Amtmann D, Cook KF, Jensen MP, Chen WH, Choi S, Revicki D, Cella D, Rothrock N, Keefe F, Callahan L, Lai JS. Development of a PROMIS item bank to measure pain interference. Pain. 2010 Jul;150(1):173-82. doi: 10.1016/j.pain.2010.04.025.
Vernon H, Mior S. The Neck Disability Index: a study of reliability and validity. J Manipulative Physiol Ther. 1991 Sep;14(7):409-15. Erratum in: J Manipulative Physiol Ther 1992 Jan;15(1):followi.
Sallis JF, Grossman RM, Pinski RB, Patterson TL, Nader PR. The development of scales to measure social support for diet and exercise behaviors. Prev Med. 1987 Nov;16(6):825-36.
Marcus BH, Rakowski W, Rossi JS. Assessing motivational readiness and decision making for exercise. Health Psychol. 1992;11(4):257-61.
Cheak-Zamora NC, Wyrwich KW, McBride TD. Reliability and validity of the SF-12v2 in the medical expenditure panel survey. Qual Life Res. 2009 Aug;18(6):727-35. doi: 10.1007/s11136-009-9483-1. Epub 2009 May 8.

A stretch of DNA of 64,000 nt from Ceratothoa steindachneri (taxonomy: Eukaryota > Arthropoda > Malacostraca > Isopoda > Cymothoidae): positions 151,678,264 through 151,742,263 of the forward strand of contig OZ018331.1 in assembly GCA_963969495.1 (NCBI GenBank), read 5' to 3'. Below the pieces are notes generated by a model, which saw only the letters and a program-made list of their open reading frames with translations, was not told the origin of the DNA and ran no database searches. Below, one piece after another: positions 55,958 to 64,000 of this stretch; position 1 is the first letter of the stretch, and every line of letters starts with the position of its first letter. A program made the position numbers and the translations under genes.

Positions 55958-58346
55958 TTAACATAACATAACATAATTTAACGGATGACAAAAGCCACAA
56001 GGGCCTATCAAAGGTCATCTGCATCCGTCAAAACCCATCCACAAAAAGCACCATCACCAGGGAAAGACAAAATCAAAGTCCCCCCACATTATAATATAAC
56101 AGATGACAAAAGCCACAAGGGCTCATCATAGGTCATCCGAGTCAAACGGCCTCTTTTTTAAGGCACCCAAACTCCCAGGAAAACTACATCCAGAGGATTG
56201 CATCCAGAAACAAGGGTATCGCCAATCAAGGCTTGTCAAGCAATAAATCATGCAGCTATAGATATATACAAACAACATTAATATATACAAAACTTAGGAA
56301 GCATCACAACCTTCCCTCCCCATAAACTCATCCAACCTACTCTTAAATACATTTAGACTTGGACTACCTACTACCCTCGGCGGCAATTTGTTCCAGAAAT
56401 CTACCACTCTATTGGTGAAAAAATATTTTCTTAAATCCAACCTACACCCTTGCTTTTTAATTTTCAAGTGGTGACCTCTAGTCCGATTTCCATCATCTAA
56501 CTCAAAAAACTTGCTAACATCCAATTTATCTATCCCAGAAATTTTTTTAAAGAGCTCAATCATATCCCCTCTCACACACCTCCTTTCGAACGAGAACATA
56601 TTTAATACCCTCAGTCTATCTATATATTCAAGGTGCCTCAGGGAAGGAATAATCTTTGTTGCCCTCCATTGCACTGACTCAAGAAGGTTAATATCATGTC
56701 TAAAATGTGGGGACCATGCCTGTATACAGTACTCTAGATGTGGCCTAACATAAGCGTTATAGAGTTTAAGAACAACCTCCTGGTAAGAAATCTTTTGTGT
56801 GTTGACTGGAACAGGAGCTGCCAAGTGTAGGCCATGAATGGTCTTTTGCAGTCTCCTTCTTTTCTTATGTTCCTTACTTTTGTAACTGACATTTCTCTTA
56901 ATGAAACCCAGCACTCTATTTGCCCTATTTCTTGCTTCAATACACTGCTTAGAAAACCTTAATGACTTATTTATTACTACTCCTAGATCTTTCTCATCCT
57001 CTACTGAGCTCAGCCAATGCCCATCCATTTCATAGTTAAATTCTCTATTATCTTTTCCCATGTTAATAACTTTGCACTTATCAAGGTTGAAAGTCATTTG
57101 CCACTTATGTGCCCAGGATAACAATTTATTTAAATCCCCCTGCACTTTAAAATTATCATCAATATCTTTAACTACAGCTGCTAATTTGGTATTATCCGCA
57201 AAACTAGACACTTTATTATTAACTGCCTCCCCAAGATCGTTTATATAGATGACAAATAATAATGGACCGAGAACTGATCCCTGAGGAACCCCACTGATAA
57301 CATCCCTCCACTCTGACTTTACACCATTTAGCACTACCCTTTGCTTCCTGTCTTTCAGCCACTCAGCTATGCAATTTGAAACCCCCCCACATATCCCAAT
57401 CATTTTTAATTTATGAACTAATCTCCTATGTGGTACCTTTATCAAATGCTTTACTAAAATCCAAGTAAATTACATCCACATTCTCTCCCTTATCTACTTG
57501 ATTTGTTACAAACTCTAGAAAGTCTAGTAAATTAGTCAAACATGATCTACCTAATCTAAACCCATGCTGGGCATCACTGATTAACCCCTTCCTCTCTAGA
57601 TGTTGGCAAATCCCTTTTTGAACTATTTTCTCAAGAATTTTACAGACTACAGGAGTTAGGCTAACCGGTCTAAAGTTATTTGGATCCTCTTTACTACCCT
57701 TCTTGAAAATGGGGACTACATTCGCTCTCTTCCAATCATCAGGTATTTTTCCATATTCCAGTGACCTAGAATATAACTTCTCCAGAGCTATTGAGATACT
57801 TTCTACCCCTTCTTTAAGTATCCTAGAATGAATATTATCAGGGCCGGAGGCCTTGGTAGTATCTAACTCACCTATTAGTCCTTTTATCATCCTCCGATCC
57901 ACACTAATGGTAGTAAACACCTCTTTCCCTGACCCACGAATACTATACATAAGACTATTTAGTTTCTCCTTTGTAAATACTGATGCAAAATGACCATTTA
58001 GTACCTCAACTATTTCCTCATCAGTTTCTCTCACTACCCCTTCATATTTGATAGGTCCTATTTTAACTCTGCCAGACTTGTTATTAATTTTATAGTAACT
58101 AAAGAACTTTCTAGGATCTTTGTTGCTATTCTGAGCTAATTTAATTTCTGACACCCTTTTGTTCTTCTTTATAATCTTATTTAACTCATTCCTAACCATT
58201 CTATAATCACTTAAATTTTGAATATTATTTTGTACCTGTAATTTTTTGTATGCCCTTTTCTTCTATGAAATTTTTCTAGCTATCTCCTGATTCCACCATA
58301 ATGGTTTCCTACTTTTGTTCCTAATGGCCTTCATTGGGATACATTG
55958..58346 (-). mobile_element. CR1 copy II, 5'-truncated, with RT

McCaffery, M. and A. Beebe, Pain: Clinical Manual for Nursing Practice. 1989, St. Louis, MO: Mosby.
Sullivan, M.J.L., S. Bishop, and J. Pivik, The Pain Catastrophizing Scale: Development and Validation. Psychological Assessment, 1995. 7: p. 524-532.
Nicholas MK. The pain self-efficacy questionnaire: Taking pain into account. Eur J Pain. 2007 Feb;11(2):153-63. Epub 2006 Jan 30.
Parkitny L, McAuley J. The Depression Anxiety Stress Scale (DASS). J Physiother. 2010;56(3):204.
Lovibond PF, Lovibond SH. The structure of negative emotional states: comparison of the Depression Anxiety Stress Scales (DASS) with the Beck Depression and Anxiety Inventories. Behav Res Ther. 1995 Mar;33(3):335-43.
Weiss, D., et al., The Impact of Event Scale-Revised, in Assessing Psychological Trauma and PTSD: a Practitioner's Handbook. 1999, Guilford Press: New York. p. 399-411.
Jensen MP, Ward LC, Thorn BE, Ehde DM, Day MA. Measuring the Cognitions, Emotions, and Motivation Associated With Avoidance Behaviors in the Context of Pain: Preliminary Development of the Negative Responsivity to Pain Scales. Clin J Pain. 2017 Apr;33(4):325-334. doi: 10.1097/AJP.0000000000000407.
Public notes

Contacts
Principal investigator
Name 0 0
Carrie Ritchie, PhD
Address 0 0
The University of Queensland
Country 0 0
Phone 0 0
Fax 0 0
Email 0 0
Contact person for public queries
Name 0 0
Address 0 0
Country 0 0
Phone 0 0
Fax 0 0
Email 0 0
Contact person for scientific queries

Summary results
Other publications